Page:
Even investigating just one sense requires a cleverly designed experiment to find out how various signals are integrated. Our interest is now focused on experiments with various senses, such as our sense of balance and vision, under realistic real-world conditions. As perception and actions constantly influence each other in reality, our aim is to design experiments in which every reaction in turn influences what is shown next. In order to cope with all this, very special test rigs are often necessary.
For the first time, the relatively new method of virtual reality is making it possible to carry out such experiments under precisely controllable stimulus conditions in a closed loop of perception and action. Research in virtual reality offers the opportunity to precisely document and specifically manipulate such interaction-cycles. This permits conclusions as to how specific changes in stimuli influence both perception and resulting behaviour. In order to exploit this potential in virtual reality technology to its maximum extent, the Cyberneum was constructed on the Max Planck Campus in Tübingen. The Cyberneum is a building with some 1,200 square metres of useable floor area which – as the name suggests – offers space for new developments in the field of virtual reality. The fact that research in virtual environments needs square metres – or even cubic metres – of space must sound strange. But this is in fact the case, as its task is to accommodate a lot of the latest technology. The Cyberneum houses such equipment as two motion simulators, tracking systems and gigantic conveyor belts. These latter offer the opportunity to make virtually projected worlds very real and – above all – provide unlimited “walk-in” accessibility. The job of the many cameras in the tracking systems is to determine the position of the moving test persons at all times and to set them in relation to the virtually visible world. As another example, a novel motion simulator based on the principle of an industrial robot makes it possible – together with a display – to uncouple our own perceived movements from observed movements. Thus, these various senses can actually be observed separately from each other and provide clues as to how the incoming information is represented in our brain. At the same time, our aim is to re-create human perception and behaviour and to test these models in order to predict probable reactions – for example in driving and flight simulation. Initial results already show that this method is contributing to improvements in motion simulators in the form of authentically represented flight scenarios, which will lead to more realistic training and consequently to more safety for pilots and passengers. In the basement of the building, a few quad-copters – flying objects comparable with model helicopters – are learning to fly independently without colliding with each other. The aim in this case is to make it possible for humans and robots to interact safely with each other in environments they use together. Our work is based on the vision that, in the future, humans and machines will work with each other seamlessly in joint biospheres and that interactive machines will become part of our daily lives. The human brain already holds a rich store of strategic solutions for a wide variety of problems and offers us the opportunities that we wish to realise – to gain access to the world of tomorrow.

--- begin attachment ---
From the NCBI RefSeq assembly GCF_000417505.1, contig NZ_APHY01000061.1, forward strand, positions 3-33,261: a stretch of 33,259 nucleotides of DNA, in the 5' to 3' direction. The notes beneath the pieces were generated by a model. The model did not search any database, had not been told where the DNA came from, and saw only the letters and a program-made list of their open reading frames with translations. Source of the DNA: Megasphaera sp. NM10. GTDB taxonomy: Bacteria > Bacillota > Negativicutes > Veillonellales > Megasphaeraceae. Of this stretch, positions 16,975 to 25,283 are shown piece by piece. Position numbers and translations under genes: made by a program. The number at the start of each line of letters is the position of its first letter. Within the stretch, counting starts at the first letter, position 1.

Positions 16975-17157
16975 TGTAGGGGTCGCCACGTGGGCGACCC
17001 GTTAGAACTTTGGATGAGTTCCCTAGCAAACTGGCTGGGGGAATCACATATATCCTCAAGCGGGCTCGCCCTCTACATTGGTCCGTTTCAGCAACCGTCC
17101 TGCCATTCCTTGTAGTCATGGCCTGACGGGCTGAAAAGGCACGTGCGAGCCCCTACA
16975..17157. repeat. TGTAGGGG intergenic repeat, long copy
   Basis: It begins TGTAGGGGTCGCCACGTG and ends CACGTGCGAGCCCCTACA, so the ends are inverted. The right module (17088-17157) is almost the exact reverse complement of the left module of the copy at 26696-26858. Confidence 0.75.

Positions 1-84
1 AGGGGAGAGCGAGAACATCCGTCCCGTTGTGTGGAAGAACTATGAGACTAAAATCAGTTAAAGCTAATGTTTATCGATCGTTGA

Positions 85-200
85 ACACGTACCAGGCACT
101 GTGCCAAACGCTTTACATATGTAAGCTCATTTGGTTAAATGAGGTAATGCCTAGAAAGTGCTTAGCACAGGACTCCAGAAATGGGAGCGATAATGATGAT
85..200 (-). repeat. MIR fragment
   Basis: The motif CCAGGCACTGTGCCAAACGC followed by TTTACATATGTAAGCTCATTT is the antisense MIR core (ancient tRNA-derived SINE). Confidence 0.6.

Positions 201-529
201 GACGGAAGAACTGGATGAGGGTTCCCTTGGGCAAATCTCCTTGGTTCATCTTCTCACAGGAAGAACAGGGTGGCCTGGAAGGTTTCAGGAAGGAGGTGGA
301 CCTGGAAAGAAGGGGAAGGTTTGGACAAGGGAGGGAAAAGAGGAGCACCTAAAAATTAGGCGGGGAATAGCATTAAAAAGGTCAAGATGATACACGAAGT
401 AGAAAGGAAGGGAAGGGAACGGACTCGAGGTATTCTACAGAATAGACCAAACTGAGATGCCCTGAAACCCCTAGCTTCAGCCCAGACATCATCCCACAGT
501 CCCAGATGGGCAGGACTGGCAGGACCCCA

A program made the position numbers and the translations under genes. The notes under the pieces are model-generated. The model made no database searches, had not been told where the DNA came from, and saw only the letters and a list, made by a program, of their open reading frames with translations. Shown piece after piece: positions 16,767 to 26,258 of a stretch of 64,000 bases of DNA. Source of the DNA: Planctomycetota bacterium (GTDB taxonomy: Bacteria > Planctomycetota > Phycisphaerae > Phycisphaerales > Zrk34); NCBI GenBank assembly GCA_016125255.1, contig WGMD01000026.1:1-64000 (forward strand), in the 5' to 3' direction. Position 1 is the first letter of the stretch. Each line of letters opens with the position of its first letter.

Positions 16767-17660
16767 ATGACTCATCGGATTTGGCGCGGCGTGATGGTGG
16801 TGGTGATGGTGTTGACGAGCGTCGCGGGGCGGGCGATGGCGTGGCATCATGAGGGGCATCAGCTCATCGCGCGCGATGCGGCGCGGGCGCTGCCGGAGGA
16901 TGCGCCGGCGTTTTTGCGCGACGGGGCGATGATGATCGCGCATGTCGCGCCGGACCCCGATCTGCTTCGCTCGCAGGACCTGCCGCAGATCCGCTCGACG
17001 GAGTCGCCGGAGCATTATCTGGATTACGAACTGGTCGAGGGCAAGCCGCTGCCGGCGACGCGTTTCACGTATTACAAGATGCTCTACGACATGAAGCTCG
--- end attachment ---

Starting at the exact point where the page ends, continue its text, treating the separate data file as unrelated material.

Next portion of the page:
Born in 1950, the author is Director of the Department of Human Perception, Cognition and Action at the Max Planck Institute for Biological Cybernetics in Tübingen. Heinrich Bülthoff is a specialist in object and face-recognition, senso-motoric integration, space cognition and behaviour in virtual environments.